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review any proposals that we have on any subject. and what they have put -- prioritized, in addition to the committee we have a task force headed up by congressman mike thompson of california, has worked in a bipartisan way to protect the american people. what are the measures that save the most lives? and how do we get them into law, a proposal that turns into legislation, that passes into law, that makes a difference in the lives of the american people? and it's up to the committee and the task force to make their proposals as we go forward. we do think that keeping guns out of the hands of people who shouldn't have them probably saves the most lives. thank you all very much. oh, happy valentine's day. all we need is love and hocolate, right?
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reporter: can we still go to valentine's day dinner? ms. pelosi: that would be the hope of -- depends on how soon the republicans -- the senate takes up the bill. we said that we wouldn't vote before 6:30 because that's when our members come back from north carolina. but we hope not to have it bill one minute after that. so, you'll have time for dinner. we thank you all very much. [captioning performed by the national captioning institute, which is responsible for its caption content and accuracy. visit ncicap.org] [captions copyright national >> u.s. capitol, the house still in recess but we expect members to return within the hour to start debate over border security and government funding for the rest of the budget year. it would provide 1.4 billion for 55 miles of new barriers while including money for nine federal departments and 2% pay raise for federal workers.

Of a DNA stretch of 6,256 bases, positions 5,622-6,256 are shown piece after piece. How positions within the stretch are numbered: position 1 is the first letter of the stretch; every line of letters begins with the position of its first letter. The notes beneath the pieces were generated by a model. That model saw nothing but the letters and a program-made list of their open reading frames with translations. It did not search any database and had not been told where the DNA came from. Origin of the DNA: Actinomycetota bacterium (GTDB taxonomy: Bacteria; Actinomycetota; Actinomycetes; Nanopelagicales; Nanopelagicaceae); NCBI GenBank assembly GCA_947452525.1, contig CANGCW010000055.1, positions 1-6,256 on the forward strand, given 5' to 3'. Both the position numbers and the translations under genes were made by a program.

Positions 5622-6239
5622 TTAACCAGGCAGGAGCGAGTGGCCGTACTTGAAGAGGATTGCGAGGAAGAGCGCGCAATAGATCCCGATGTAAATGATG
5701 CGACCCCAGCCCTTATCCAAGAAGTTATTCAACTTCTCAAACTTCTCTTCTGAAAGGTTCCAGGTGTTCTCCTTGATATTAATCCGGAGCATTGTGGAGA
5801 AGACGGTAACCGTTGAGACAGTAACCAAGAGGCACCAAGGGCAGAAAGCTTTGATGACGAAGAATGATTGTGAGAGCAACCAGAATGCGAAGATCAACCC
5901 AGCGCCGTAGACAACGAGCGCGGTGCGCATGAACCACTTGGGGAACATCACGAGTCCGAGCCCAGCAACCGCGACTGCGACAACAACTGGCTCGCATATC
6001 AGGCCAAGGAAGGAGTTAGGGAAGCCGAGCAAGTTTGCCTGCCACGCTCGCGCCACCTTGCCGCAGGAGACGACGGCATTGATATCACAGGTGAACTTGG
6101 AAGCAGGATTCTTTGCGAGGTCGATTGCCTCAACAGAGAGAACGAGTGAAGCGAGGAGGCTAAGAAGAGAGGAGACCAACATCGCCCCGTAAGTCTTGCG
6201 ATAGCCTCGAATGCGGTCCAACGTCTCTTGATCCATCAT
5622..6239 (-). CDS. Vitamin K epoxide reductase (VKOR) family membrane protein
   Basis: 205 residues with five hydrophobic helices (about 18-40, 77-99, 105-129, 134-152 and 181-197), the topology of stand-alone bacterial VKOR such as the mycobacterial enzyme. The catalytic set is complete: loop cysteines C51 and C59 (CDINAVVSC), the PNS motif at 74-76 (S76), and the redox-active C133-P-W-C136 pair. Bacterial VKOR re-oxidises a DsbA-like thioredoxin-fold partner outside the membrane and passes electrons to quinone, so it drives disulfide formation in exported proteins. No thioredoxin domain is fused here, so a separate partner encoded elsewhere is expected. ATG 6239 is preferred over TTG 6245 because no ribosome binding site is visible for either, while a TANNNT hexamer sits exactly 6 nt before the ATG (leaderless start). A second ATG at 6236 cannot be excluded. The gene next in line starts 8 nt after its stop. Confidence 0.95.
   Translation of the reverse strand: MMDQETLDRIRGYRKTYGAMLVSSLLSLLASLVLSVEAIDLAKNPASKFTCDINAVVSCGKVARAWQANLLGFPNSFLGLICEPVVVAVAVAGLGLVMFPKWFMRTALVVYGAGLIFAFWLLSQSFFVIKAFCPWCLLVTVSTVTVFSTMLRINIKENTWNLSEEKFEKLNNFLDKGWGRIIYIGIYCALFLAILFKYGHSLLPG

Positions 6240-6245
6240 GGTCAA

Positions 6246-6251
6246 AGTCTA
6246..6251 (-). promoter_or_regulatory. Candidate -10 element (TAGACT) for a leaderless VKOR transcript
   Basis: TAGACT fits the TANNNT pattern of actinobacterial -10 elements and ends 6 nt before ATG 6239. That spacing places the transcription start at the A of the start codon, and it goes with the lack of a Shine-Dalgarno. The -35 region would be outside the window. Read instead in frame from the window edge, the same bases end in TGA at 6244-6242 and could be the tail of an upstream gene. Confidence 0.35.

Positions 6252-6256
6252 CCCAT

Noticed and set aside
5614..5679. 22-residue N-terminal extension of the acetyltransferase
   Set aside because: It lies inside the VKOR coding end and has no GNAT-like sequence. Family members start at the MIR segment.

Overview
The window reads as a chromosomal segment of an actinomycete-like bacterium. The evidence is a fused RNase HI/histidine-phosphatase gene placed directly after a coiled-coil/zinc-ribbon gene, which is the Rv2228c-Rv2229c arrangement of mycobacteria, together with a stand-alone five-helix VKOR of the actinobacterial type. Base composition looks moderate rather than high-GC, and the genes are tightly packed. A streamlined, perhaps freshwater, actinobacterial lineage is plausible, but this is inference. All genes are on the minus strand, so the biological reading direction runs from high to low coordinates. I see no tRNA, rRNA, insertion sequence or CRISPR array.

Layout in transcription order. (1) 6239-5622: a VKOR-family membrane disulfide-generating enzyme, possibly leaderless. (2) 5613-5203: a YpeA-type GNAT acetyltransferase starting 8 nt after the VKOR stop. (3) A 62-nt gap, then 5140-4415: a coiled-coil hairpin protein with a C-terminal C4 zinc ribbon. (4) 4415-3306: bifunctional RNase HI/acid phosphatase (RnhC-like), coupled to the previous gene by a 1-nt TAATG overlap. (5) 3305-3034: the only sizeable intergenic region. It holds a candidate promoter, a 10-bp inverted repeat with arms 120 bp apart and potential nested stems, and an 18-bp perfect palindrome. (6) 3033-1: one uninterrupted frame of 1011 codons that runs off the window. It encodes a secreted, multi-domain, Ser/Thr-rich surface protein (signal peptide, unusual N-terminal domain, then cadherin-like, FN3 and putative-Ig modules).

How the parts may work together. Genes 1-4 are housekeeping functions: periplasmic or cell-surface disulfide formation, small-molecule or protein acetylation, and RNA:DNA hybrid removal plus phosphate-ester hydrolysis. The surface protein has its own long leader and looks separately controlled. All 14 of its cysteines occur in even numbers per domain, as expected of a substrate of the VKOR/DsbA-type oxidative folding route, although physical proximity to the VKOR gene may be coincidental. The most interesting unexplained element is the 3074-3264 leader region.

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83-16.ate-passed measure 11 republicans and north carolina richard burr did not vote. now that the bill has passed the senate, the house will take it with a final vote at 9:00 p.m. and follow the house right here on c-span when they gavel back in. 4 people against genocide? >> that is always the position of the united states. announcer: "washington journal" continues. host: this is representative chip roy, republican of texas. he is here to talk about, among many issues, border security. good morning. what should republicans do with the border security deal being reported on? guest: were i advising the president and making the deon